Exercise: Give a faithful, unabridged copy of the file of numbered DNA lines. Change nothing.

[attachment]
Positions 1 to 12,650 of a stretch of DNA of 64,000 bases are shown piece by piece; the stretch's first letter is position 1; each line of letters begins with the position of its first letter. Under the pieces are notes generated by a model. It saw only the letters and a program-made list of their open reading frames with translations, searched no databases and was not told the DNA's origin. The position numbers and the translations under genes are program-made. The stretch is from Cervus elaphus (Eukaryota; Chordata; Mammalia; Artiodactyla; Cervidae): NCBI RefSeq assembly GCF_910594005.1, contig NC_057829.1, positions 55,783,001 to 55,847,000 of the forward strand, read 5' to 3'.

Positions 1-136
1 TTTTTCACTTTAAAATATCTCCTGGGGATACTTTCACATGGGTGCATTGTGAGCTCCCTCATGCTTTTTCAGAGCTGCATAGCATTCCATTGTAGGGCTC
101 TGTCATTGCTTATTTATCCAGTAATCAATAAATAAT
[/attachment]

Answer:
Positions 1 to 12,650 of a stretch of DNA of 64,000 bases are shown piece by piece; the stretch's first letter is position 1; each line of letters begins with the position of its first letter. Under the pieces are notes generated by a model. It saw only the letters and a program-made list of their open reading frames with translations, searched no databases and was not told the DNA's origin. The position numbers and the translations under genes are program-made. The stretch is from Cervus elaphus (Eukaryota; Chordata; Mammalia; Artiodactyla; Cervidae): NCBI RefSeq assembly GCF_910594005.1, contig NC_057829.1, positions 55,783,001 to 55,847,000 of the forward strand, read 5' to 3'.

Positions 1-136
1 TTTTTCACTTTAAAATATCTCCTGGGGATACTTTCACATGGGTGCATTGTGAGCTCCCTCATGCTTTTTCAGAGCTGCATAGCATTCCATTGTAGGGCTC
101 TGTCATTGCTTATTTATCCAGTAATCAATAAATAAT